There are also very personal successes. One UCB member signed up for the program at a time when he had a “boot” or wheel clamp on his car that prevented his vehicle from moving. The man had a job, but every dollar of his income had already been allocated toward meeting basic human needs. Shortly after joining UCB, the member logged his civic activities and earned a gift card, funds that allowed for a trip to Boston City Hall to get the boot off. The member was then able to drive and apply for a better job, one which he ended up securing.
Our rewards program serves dual functions as an incentive to engage, and also a source of modest funds.
5a. Too many people in the U.S. have unmet needs for financial products and services. How is your work reaching a population(s) that is currently underserved? If it is not reaching an underserved population yet, how might it in the near future?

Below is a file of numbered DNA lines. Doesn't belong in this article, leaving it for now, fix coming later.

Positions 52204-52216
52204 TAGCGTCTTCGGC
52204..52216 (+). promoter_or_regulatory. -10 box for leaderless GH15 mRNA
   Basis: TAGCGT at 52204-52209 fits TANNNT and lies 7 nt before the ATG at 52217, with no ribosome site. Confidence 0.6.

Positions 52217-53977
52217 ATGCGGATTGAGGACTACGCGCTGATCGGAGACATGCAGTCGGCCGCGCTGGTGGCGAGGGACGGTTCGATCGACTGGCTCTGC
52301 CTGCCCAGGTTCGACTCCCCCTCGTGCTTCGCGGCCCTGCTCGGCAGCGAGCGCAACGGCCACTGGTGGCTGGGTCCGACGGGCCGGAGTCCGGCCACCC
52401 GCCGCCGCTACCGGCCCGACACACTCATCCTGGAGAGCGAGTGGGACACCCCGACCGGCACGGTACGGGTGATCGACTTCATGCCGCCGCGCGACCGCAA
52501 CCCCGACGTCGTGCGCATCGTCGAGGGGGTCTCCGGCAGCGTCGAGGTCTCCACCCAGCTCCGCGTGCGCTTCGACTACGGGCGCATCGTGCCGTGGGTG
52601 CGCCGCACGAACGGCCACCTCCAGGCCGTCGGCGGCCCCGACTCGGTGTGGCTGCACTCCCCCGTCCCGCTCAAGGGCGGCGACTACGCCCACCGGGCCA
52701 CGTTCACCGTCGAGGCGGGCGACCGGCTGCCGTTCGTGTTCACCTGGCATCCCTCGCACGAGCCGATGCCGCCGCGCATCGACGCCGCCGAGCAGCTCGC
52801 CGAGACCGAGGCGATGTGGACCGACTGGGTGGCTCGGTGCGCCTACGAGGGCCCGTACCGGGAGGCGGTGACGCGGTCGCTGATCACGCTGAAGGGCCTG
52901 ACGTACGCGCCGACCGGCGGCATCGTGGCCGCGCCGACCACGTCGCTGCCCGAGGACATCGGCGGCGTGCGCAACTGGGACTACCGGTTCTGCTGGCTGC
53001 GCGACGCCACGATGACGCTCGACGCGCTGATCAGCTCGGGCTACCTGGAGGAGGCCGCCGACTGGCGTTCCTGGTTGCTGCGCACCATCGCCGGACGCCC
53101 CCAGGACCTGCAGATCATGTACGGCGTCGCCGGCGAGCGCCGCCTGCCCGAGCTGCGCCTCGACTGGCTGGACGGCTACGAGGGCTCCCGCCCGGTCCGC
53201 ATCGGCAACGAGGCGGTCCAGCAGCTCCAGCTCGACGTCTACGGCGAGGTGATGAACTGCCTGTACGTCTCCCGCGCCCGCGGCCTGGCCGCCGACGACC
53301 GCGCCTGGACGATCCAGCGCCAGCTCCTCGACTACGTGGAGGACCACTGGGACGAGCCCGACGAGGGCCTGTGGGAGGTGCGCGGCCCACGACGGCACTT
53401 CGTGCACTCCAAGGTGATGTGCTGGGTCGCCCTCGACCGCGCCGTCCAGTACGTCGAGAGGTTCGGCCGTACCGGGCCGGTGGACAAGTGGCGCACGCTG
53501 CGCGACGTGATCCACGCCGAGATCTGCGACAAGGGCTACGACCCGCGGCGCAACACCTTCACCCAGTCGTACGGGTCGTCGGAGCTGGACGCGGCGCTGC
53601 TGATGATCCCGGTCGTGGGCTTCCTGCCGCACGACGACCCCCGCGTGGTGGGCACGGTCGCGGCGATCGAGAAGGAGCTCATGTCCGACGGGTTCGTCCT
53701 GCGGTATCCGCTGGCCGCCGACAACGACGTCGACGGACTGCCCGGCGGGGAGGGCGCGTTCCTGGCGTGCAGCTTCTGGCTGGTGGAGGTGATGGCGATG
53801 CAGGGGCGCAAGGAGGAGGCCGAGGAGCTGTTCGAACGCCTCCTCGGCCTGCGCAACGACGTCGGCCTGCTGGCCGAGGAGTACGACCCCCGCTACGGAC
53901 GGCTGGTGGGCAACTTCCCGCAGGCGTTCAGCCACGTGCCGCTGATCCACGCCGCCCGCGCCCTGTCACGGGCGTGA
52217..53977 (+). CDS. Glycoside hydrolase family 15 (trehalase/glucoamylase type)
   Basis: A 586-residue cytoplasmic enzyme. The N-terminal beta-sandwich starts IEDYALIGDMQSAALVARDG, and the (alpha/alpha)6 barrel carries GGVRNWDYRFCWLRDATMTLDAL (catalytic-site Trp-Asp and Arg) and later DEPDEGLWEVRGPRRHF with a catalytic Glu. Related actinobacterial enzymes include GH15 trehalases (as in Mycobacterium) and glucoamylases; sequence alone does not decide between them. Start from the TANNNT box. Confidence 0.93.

Boston has a plethora of financial resources that often go underused as low-income families make trade-offs with their time and money. And even when time is set aside, the right resources may not be available. Residents may have access to homeownership classes when their concern is credit score. UCB is membership-built, so is responsive to members' needs. UCB's network of resources, relationships, and rewards connects residents to needed opportunities, which advance their family outcomes.
5b. Please specify if the population you are reaching is underserved due to any of the following characteristics:
6. Marketplace: Who else is addressing the same problem? How does the proposed project differ from these approaches?
There are many organizations that seek to boost citizen participation, however UCB is the only known national model that combines traditional organizing practices with modern technology to address inequities and engage residents in solutions. The UCB App mobile platform is the only resource aggregator in Boston that lists hundreds of events and programs and allows people to build a resume of volunteerism and activism. While technology has an isolating effect generally, UCB’s app expressly creates engagement. Elderly members remark that they leave home more often as a result of UCB membership.